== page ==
From times immemorial, Black Pepper was a major component in world trade and continues to be very important even today. It also played a major role in world history. Voyages undertaken to distant lands were primarily in search of pepper and other spices. Chance discovery of the Americas and their colonisation by the European powers could be attributed to this very much sought after commodity. Provenance of black pepper on one hand brought riches to India but on the other hand it proved disastrous, for the sub continent got annexed eventually. India is the only country where this was grown from ancient times because of which the country had trade relationships with the Arabs, the Jews, the Roman Empire and the Chinese. Black Pepper was referred to as Black Gold then. The ships used to sail for Rome, laden with Pepper and other spices in exchange for Gold. The stuff used to be carried to other parts of Europe by land route even from the Arabian countries. It is said that the long trade between India and Rome resulted in depletion of the Roman Gold reserves to an all time low. Hoards of Roman Gold Coins discovered from the coastal areas of South India seem to support the above observation.
Apart from Black Pepper India is/was a producer of lot many other spices such as Cloves, Cardamom, Cinnamon, Nutmeg etc. Spices other than Black Pepper are widely grown elsewhere in South East Asian countries as well. May 20, 1498 would be considered as a black day for the Indians when the Portuguese explorer Vasco-da-Gama landed on the shores of South India near the port of Calicut (now Kozhikode). This saw Portugal establishing its trading centres on the Indian Soil and extending its business empire through out South East by the turn of the 16th century. Portugal thus enjoyed a virtual monopoly over the spice trade. The other European powers followed suit and headed towards the East. By the 17th century, apart from the Portuguese, the Dutch, British, Danes and the French could also establish their ware houses for buying and stocking spices in various coastal areas of India. Eventually this paved the way for the colonisation of the Sub Continent.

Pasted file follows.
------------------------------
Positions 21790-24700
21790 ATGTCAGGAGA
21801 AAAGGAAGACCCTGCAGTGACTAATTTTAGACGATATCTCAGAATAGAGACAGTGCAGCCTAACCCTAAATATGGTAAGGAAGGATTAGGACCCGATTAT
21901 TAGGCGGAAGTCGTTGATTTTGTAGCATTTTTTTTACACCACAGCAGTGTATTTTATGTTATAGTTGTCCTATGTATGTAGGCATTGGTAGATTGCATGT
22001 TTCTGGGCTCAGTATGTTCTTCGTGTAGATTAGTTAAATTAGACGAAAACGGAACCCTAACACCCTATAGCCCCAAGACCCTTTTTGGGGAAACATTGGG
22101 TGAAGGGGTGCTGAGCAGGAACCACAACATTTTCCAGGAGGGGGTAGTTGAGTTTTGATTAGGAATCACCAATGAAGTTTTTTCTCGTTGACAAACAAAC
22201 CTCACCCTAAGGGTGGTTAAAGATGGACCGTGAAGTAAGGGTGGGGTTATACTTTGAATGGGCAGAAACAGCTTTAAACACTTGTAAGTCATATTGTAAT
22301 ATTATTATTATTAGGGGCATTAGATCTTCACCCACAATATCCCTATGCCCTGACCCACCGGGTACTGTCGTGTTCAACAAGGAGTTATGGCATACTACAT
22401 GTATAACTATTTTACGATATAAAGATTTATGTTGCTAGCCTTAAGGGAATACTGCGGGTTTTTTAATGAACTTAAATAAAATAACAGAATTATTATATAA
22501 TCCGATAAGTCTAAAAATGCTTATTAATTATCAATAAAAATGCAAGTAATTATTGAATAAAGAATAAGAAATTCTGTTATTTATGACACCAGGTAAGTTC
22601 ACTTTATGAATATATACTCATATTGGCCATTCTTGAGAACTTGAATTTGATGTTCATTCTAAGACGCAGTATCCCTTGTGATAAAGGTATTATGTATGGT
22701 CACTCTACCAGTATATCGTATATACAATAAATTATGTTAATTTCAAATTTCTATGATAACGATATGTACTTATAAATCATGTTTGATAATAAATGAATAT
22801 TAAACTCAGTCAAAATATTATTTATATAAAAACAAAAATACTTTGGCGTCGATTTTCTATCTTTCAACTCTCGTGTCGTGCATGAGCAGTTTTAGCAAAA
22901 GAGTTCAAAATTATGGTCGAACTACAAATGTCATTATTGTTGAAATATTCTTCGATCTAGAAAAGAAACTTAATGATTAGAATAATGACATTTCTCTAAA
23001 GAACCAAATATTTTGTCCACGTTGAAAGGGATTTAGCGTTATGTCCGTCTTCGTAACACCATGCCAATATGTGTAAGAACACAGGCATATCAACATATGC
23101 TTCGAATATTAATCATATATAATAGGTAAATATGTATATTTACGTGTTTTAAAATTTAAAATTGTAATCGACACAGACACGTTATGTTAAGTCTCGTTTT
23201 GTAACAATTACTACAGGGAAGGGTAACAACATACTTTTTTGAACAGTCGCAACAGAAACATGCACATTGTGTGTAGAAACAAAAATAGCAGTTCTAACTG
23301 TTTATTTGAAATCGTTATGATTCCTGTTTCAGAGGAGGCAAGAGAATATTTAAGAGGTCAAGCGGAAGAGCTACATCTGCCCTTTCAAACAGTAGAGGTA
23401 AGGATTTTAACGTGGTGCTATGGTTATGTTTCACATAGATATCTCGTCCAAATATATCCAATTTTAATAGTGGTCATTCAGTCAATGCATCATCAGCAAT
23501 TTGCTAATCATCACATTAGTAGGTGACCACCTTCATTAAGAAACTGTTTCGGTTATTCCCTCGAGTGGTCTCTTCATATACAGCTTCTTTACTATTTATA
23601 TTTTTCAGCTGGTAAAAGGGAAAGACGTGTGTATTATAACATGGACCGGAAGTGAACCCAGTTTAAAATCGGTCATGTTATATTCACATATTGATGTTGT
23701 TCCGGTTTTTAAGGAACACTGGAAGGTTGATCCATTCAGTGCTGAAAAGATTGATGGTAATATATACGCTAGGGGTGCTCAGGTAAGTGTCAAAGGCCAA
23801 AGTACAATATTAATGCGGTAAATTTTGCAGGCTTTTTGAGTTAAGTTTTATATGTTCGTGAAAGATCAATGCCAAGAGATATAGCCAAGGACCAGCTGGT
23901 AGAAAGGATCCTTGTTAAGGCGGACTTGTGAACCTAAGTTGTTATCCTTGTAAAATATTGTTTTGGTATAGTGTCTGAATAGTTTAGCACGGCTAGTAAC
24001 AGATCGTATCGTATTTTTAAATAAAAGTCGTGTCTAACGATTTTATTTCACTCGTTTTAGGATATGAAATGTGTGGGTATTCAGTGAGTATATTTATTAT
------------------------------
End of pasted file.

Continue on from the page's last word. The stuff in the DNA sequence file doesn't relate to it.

We too have some Pepper Vines, at home in Kerala, growing on Mango and Areca Nut trees/palms. Kerala (South western part of India), because of the favourable climatic conditions had been the home for Black Pepper from ancient times. However, at our home, the growth is not very encouraging due to inadequate care. Still some of the vines do produce bunches of pepper adequate for home consumption. On my recent visit, I found one of the vines having long bunches of the fruit. I thought of using them for pickles. On examination I found some fruits having turned pink. This is supposed to be an indication that the fruits are ripe enough to be harvested. If they are left out, birds get attracted and cause damage. However my plans of having some pickles were thwarted as by this time the seeds inside would have become harder and unsuitable for the purpose. Nevertheless I decided to pluck the bunches and did so by hand, standing under the vine. When the bunches became unapproachable, I used a ladder to climb up and pull them down. The yield was around 3 kgs which were put to dry in the Sun.
When the small round fruits completely dry out, they look black. The outer skin develops wrinkles and becomes course/rough. If the outer skin is removed, the white seed will peep out. This when powdered is known as “white pepper”. However, removal of the black skin causes deterioration in the medicinal properties of the seeds. Similarly there are other variants such as Red and Green. The red/green berries are picked and compelled to retain their colours through chemical processes.
Apart from their use as preservatives, as spice, for seasoning and on our dining tables, they possess immense medicinal properties. They are often used for the treatment of Cholera and Bronchitis. Researchers have also found out that they help in the reduction of body fat. Capsaicin, an element contained in Black Pepper which is responsible for the pungent taste, is said to induce fat cells to disintegrate. Therefore they are supposed to be able to control/cure Cancer, Gastric Ulcers and Arthritis. Needless to say that it is desirable to increase the intake of Black Pepper and also as a substitute for Chillies.
Soon we may see them in a capsule form, prohibitively priced and some multinational companies claiming their patents.
We have a betel vine at home which looks somewhat similar to the Pepper vine. Here is a photograph for comparison.